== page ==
June 17, 2006


by B. Raman

Getting ready for Jihad in China

The usually reliable "Daily Times" of Lahore carried the following report on June 15, 2006:" Most of the 917 foreign students from 46 countries in the International Islamic University in Islamabad are from Afghanistan, China and Somalia. Six hundred of the 917 students, are from these three countries. There have been reports of repeated clashes in the university between foreign and Pakistani students. The most popular faculty among foreign students is Usuluddin (principles of Islam), which has 316 foreign students including 72 girls. Shariah and Law and Arabic are also popular faculties among the foreign students. Up to 289 students are from Afghanistan, 172 from China, 149 from Somalia, 89 from Indonesia, 33 from Nigeria, 19 from the Maldives, 19 from Tajikistan, 17 from Thailand, 13 from Jordan, eight from Bosnia, seven each from Bangladesh and Nepal, six each from Malaysia, Sudan and Turkey, four each from Algeria, Egypt and Ghana, three each from England, Kenya, the Philippines, Poland, the USA, Uganda and Yemen, two each from Ethiopia, Iraq, Palestine and Rwanda, and one each from Azerbaijan, Burma, Belgium (girl), the Comoros, Fiji, Gambia, Ivory Cost, Kazakhstan, Kosovo, Kyrgyzstan, Libya, Mauritania, Russia and UAE."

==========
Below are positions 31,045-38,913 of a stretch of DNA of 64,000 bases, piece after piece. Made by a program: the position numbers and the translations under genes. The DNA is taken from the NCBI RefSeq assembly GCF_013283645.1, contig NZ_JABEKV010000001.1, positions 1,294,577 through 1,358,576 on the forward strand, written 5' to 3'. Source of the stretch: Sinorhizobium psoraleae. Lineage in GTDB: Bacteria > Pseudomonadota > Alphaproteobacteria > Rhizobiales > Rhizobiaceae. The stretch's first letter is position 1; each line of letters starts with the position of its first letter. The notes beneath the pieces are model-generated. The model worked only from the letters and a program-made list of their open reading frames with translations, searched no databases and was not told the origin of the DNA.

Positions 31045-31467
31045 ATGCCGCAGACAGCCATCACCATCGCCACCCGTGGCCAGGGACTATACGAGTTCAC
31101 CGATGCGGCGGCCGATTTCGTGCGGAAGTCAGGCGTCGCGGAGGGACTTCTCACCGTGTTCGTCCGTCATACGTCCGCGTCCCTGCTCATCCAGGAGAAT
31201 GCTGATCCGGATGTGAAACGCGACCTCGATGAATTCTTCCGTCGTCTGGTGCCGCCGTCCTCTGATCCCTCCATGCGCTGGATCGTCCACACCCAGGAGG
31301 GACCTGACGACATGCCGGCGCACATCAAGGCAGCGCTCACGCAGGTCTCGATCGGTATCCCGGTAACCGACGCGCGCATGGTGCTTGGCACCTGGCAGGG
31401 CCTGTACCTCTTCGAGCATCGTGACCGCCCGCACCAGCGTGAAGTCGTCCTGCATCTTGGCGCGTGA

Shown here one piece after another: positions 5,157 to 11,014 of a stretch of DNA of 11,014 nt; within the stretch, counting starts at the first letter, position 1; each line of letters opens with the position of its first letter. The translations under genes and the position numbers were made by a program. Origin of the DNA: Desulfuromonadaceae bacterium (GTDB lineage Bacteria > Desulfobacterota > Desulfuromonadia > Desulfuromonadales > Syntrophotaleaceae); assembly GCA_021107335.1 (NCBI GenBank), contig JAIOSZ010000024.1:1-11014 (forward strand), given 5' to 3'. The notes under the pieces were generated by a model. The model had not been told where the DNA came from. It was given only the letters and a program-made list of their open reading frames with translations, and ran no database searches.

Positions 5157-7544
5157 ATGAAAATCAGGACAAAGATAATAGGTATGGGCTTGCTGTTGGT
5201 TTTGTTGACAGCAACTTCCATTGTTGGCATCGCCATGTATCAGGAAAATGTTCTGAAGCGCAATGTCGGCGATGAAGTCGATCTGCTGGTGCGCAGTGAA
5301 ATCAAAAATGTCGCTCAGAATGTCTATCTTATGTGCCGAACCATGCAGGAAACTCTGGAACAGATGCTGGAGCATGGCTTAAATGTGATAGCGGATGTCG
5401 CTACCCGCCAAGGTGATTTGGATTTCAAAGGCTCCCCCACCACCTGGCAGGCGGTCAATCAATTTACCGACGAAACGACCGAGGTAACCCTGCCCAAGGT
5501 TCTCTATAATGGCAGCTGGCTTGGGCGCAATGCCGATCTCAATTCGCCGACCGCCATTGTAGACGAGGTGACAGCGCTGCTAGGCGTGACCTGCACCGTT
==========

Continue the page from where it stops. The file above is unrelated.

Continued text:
Oil for Jihad

2. According to reliable sources, there has been large-scale smuggling of oil from Iran into Pakistan by road. The smuggled Iranian oil is being sold by Pakistani retailers at prices which are 10 to 15 per cent cheaper than the market rates. The permits for bringing the oil by road from Iran at concessional rates are reportedly being issued by the Iranian Embassy in Islamabad. The only condition imposed by the Embassy on those getting the permits is that they should send part of the profit earned by them to the Hamas-led Government in the Palestinian territory. One does not know how the money will be remitted by them to the Hamas-led Government.

Indonesia: From Bin Laden with Love

3. According to the same sources, in a recent communication to Prof.Hafiz Mohammad Sayeed, the Amir of the Jamaat-ud-Dawa (JUD), the political wing of the Lashkar-e-Toiba (JET), Osama bin Laden has expressed his appreciation of the humanitarian relief work done by the JUD and the LET in Pakistan-Occupied Kashmir (POK), which was hit by a massive earthquake in October last year. He has suggested that the JUD and the LET should build up on the expertise and experience gained by them and provide similar disaster relief in other countries struck by natural disasters. The JUD and the LET were planning to despatch a team of their volunteers to Indonesia to provide relief to the victims of the recent earthquake there.

4. Independently, the "Daily Times" of May 31, 2006, reported as follows: " The Jamaat-ud-Dawa has despatched the first consignment of relief goods worth Rs.1.8 million for Indonesian earthquake victims and it will send a team of doctors and volunteers to the quake-hit areas soon...Amir Hafiz Sayeed has contacted the Indonesian Ambassador for facilitation for sending relief goods and doctors' teams."